“O body swayed by music, o brightening glance, how can we know the dancer from the dance” ; W.B Yeats words run through Cathy Marsden’s joyous ballet ‘The Cellist’, based on the life of Jacqueline du Pré and premiered in February 2020 at the Royal Opera House. Marsden describes it as a ‘tale of love and loss’, but the lover in question is unique in its form: the cello of du Pré.
The cello is the narrator of this story; dancer Marcelino Sambé rarely leaves the stage, just visible in the shadows, he perches on the curved wooden set as he watches every scene, a ‘meta-being’. Sambé embodies not only the instrument, but also the ‘spirit of music’, an ever-present, guiding figure who seems to physicalise and heighten Jackie’s emotional experiences and expression. This love story between instrument and player struck a chord: the chemistry (as portrayed by Lauren Cuthbertson – Jacqueline – and Sambé in the initial pas de deux) is instant. Marsden’s choreography is organic and flowing; lines and limbs are blurred in melting gestures and lifts that show a symbiotic relationship. Jackie breathes life into the cello, and it supports and guides her; not simply a vehicle, but a friend and equal.
The extraordinary ability of Jacqueline du Pré is well known. In March 1961, at the age of sixteen, she made her debut at the Wigmore Hall and the following year performed her most renowned piece, the Elgar cello Concerto in E minor, at the Royal Festival Hall. It is apparent that Jacqueline did not experience the struggle between technical capability and creative expression which most young players spend years trying to overcome. I, for one, am often painfully aware of the frustration that comes from feeling that your technique is always a step behind the emotion you’re trying to evoke. Jacqueline however seemed to experience this in reverse: after performing her first concert, she described how ‘a brick wall came down’, and she was finally able to communicate freely. Yet, cruelly, when most musicians are enjoying their prime, Jacqueline’s wall was irreversibly reinstated in the form of Multiple Sclerosis.
The playful freedom of du Pré is initially revealed as ‘young Jackie’ in the teasing cat-and-mouse scene with her sister. The two students from the Royal Ballet lower school weave in and out of each other, passing around the vinyl record – a key motif and prop – before Jackie presses play. Elgar’s rich opening motif fills the space, performed in the pit by Royal Academy of Music alumni, cellist Hetty Snell. Jackie is instantly captivated, ‘bright eyes’ and body alive with the melody that would come to shape her life and legacy. In researching for the article, I interviewed cellists at RAM, and was struck by the parallels in their first experiences of du Pré and her most famous recordings. First year undergraduate cellist, Gloria Kim, recalls her mother frequently playing a recording of the Elgar around the house when she was eight years old. Jessica Abrahams, also first year Undergraduate, paints a similar picture: Jacqueline’s Dvorak was the first cello recording she ever heard, as her grandparents played it softly in the background when she visited to entice her into picking up the instrument.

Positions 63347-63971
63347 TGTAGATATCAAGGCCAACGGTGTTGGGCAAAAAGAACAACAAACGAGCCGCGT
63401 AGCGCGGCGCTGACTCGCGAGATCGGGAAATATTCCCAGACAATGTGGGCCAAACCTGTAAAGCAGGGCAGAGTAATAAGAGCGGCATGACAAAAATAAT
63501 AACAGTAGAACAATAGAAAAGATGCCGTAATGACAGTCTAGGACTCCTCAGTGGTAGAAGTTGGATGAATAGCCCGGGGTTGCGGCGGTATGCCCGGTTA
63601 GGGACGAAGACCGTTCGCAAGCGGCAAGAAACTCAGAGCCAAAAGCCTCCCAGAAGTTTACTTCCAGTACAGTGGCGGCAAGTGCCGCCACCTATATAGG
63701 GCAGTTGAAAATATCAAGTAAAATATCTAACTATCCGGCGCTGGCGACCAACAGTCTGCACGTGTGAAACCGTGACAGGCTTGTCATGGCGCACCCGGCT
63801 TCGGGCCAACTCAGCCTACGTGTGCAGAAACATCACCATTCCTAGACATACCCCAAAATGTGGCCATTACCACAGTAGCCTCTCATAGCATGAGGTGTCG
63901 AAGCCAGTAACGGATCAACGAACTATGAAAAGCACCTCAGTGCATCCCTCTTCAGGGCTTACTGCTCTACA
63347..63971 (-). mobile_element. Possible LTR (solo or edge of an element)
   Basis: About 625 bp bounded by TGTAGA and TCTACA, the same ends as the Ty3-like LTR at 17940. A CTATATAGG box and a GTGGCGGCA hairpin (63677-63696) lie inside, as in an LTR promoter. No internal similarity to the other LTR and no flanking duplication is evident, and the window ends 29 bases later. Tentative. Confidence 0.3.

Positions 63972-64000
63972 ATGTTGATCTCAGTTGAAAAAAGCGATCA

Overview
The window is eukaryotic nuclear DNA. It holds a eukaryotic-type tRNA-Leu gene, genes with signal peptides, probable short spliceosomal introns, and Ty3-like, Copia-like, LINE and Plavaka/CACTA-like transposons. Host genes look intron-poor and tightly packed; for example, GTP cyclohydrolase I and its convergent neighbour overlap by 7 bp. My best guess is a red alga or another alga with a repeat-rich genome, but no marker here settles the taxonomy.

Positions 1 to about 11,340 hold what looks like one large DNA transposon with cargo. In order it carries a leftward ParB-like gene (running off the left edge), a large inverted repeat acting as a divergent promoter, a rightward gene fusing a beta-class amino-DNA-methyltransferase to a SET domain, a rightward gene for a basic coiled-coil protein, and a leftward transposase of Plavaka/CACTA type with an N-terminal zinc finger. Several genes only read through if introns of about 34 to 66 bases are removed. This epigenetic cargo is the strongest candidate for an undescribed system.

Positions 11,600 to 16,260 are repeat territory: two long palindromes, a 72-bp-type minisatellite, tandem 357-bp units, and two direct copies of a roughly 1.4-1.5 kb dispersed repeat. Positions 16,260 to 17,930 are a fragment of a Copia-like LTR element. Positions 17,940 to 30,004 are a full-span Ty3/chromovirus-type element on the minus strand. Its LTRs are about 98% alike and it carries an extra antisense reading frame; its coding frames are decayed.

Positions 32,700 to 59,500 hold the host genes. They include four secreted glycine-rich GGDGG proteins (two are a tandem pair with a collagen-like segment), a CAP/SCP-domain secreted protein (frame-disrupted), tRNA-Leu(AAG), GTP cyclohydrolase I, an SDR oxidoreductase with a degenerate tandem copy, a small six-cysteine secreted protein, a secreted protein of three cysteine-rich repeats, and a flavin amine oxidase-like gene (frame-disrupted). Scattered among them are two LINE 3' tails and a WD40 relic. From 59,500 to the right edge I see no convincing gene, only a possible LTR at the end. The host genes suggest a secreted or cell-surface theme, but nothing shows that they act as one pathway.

The ballet is an homage to the cello; Philip Feeney’s moving score is a patchwork of the instrument’s most famous composers, featuring Elgar, Mendelssohn, Fauré, Piatti, Schubert and Rachmaninoff. The set, designed by Hildegard Bechtler, resembles the inside of the cello, and the vinyl records represent sound waves. Marsden describes Sambé as ‘visual music’- ‘it oozes out of him’- and explains that her first port of call was to explore the ‘human cello’ positions in ballet (and discovered many!). The curves of the instrument are easily likened to an anthropic shape, and its timbre is widely deemed to share the best similarity with the human voice, and thus is very appealing.
Du Pré is renowned for her youthful exuberance and disregard for the rules; she re-interpreted many of the standard markings in the Elgar and Dvorak, to the extent that cello master Rostropovich declared ‘it’s all wrong, but don’t change a thing’. Jackie moved an unconventional amount when playing, which is partly why her character translates easily to dance, and is even more heart-breaking to watch as she develops Multiple Sclerosis; Cuthbertson portrays the debilitating effects to a body and mind that once moved with so much organic vitality. In 1971, Jacqueline noticed a loss of sensitivity in her fingers, which then spread to other parts of her body; she was diagnosed with MS in October 1973 and was forced to stop performing at age 28. Perhaps the most poignant moment in the piece is when Cuthbertson raises her arm to bow, only for her hand to shake uncontrollably; the orchestra falls silent and there is an uncomfortably long pause as Jackie slowly lowers her trembling hand, in which it sinks in for the audience and du Pré that she can never perform again.
Yet, in that painful moment, young Jackie wanders on stage clutching a record: the enduring legacy of a remarkable woman, still considered one of the best cellists of all time, famous for the unprecedented ferocity and emotional intensity in which she attacked the music. The ‘smiley’ girl is frozen in time, unaware that her mark on the musical landscape changed the way that cellists today approach their most famous repertoire. RAM cellists Jessica and Gloria both described that Jacqueline inspired them, as female cellists, to make a ‘powerful sound’. What I take away most is her enduring sense of mischief and her cheeky grin; making music is, after all, meant to be fun.